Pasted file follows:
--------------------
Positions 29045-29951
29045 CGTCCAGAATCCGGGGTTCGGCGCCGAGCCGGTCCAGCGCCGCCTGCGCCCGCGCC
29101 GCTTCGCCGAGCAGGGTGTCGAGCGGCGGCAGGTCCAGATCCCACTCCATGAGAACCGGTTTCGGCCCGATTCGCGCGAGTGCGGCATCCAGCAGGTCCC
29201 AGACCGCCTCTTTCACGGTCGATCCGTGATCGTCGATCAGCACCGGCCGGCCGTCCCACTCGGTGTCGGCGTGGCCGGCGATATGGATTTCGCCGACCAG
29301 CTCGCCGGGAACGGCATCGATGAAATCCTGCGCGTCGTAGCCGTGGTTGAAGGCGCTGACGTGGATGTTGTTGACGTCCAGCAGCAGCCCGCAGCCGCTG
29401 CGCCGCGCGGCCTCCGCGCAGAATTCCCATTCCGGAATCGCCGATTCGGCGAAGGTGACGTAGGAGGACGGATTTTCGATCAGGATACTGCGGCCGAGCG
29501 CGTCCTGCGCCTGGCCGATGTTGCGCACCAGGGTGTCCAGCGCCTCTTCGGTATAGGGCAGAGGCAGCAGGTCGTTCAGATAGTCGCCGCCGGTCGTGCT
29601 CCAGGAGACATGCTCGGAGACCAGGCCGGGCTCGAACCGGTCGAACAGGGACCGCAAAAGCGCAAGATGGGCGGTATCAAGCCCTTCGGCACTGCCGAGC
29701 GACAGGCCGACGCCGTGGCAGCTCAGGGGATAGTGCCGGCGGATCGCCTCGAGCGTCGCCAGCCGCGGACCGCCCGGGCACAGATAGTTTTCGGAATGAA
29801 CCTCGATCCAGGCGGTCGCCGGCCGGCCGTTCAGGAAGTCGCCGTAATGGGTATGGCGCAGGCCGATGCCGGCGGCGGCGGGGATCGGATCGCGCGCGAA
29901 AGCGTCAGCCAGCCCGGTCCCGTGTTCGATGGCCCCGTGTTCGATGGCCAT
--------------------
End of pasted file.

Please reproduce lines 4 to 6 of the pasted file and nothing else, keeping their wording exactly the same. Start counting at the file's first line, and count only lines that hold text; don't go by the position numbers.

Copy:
29201 AGACCGCCTCTTTCACGGTCGATCCGTGATCGTCGATCAGCACCGGCCGGCCGTCCCACTCGGTGTCGGCGTGGCCGGCGATATGGATTTCGCCGACCAG
29301 CTCGCCGGGAACGGCATCGATGAAATCCTGCGCGTCGTAGCCGTGGTTGAAGGCGCTGACGTGGATGTTGTTGACGTCCAGCAGCAGCCCGCAGCCGCTG
29401 CGCCGCGCGGCCTCCGCGCAGAATTCCCATTCCGGAATCGCCGATTCGGCGAAGGTGACGTAGGAGGACGGATTTTCGATCAGGATACTGCGGCCGAGCG